Thursday, May 31, 2007

Brownback and evolution

In the NY Times today, presidential candidate Sam Brownback has published an op-ed describing his feelings on evolution. I'm sure many of you will recall that during the Republican presidential debate, he was one of three candidates that raised his hand saying he didn't believe in evolution. Looks like now he wants to clarify.

He states, "we cannot drive a wedge between faith and reason. I believe wholeheartedly that there cannot be any contradiction between the two."

That's a cute, rosy little picture. Too bad it's quite divorced from reality. While the two need not be completely at odds, it's inevitable that one of the two will occasionally get things wrong, and upon discovery, can and should be expected to yield. With the matter of evolution, it is well supported. Yet the faithful refuse to yield.

Somehow though, I think Brownback sees it the exact other way around. He says, "the spiritual order and the material order were created by the same God."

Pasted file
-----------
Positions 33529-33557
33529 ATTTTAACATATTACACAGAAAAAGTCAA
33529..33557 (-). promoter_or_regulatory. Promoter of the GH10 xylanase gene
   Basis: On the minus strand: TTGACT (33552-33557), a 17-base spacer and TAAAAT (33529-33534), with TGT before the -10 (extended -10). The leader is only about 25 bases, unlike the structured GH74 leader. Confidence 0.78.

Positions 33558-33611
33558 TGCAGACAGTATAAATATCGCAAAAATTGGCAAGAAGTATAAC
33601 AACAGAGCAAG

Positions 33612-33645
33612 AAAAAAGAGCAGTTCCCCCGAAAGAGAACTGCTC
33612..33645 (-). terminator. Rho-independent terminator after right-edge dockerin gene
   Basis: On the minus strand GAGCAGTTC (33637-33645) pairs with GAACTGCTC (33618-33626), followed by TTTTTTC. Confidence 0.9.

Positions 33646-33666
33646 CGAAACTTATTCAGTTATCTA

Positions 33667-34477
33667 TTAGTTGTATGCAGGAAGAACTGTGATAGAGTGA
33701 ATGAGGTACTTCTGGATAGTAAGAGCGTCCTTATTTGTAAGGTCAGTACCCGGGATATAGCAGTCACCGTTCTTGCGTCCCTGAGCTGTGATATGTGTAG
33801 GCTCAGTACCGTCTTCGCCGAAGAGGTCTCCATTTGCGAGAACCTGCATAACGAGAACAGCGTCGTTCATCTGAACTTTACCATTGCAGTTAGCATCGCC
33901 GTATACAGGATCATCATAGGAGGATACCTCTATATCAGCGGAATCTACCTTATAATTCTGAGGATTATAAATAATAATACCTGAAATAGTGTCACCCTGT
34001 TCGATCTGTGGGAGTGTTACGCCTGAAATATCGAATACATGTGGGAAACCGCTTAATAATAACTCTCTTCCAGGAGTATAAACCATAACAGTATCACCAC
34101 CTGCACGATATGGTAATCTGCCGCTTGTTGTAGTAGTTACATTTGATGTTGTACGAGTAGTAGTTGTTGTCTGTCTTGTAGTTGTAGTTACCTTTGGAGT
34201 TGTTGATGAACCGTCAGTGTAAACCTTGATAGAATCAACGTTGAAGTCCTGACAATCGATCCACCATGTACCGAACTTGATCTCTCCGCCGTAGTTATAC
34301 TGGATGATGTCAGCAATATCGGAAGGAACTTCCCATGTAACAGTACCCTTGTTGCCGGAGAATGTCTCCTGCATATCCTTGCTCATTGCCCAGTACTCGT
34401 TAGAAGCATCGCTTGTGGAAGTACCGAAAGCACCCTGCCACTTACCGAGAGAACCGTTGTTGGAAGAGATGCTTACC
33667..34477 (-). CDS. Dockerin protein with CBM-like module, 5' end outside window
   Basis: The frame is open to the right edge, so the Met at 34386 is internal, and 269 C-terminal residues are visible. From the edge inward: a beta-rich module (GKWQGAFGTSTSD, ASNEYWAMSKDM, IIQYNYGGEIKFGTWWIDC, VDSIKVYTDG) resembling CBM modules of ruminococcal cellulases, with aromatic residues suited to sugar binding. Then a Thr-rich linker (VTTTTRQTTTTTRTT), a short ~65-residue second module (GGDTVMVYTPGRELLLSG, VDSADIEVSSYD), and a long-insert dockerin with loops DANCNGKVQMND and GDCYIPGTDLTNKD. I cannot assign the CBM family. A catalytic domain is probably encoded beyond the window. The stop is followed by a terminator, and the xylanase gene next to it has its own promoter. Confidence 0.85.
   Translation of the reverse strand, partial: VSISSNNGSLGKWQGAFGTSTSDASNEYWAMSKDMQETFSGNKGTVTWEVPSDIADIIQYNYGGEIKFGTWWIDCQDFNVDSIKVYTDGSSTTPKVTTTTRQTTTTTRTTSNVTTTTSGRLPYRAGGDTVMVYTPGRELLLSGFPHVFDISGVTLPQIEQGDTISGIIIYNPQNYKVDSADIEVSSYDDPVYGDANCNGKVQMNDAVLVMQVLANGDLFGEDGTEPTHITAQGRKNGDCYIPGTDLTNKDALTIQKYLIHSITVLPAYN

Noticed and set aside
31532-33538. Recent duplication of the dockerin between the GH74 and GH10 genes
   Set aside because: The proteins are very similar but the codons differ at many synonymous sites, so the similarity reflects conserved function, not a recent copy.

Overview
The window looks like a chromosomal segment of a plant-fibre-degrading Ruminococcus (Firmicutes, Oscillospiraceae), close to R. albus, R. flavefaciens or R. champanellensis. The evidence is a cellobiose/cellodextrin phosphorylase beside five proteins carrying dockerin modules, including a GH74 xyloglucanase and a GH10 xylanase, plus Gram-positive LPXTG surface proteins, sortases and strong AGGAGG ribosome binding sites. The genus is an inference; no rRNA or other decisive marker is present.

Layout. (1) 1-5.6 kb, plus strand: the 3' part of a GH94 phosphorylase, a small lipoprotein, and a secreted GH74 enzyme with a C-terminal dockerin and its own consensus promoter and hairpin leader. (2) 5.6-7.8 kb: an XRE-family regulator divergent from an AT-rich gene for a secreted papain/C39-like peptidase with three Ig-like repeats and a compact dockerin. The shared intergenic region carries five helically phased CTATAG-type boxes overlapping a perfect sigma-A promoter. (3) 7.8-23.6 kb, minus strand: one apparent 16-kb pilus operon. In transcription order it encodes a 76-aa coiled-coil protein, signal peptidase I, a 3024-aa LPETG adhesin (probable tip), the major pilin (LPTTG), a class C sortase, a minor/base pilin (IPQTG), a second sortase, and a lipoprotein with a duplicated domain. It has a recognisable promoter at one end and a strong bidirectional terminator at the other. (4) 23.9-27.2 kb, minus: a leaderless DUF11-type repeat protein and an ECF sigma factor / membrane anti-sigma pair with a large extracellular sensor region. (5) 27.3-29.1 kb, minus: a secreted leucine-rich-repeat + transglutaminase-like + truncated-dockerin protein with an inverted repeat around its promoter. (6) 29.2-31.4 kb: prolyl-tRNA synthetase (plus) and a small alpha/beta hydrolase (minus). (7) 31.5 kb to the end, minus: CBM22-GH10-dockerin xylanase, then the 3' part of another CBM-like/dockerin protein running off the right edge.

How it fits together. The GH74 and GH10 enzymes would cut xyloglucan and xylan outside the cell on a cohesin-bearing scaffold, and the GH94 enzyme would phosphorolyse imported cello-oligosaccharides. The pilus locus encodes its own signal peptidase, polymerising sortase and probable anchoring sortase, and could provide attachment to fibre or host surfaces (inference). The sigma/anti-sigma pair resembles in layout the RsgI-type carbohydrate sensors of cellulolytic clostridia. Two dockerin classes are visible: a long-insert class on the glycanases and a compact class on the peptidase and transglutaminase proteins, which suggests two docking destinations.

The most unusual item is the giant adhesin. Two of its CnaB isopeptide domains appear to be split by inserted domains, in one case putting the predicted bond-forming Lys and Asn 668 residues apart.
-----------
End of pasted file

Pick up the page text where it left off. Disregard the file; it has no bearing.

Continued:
This presupposes the conclusion that God exists. If you've already made your mind up on that, there's no way to honestly or rationally flex your position. Thus, we can see why Brownback doesn't believe in evolution. God's there. He did it. Bible tells the story. The end.

The irony comes in his next sentence in which he says, "People of faith should be rational, using the gift of reason that God has given us."

Funny that he should pretend to use logic when he's already made his entire conclusion with the initial supposition. Everything from there is merely a puppet show for the masses.

Brownback also shows he's just kidding about the use of rationality and logic when he trots out a favourite creationist strawman calling evolution, "an exclusively materialistic, deterministic vision of the world that holds no place for a guiding intelligence."

Of course, this ignores the religious scientists who have no problem accepting that evolution was God's method of creation as well as the millions elsewhere in America that aren't scientists. And Brownback, like all creationists, expect us to take him seriously as he blatantly ignores large amounts of statistically important segments of the population. Not happening here pal.

But this is the justification for his dismissal. He says that if evolution is this strawman, "then I reject it." In other words, he doesn't care if it's right or not. He's made his conclusion already, and if his strawman version of evolution doesn't bow to it, then he rejects it. Part and parcel.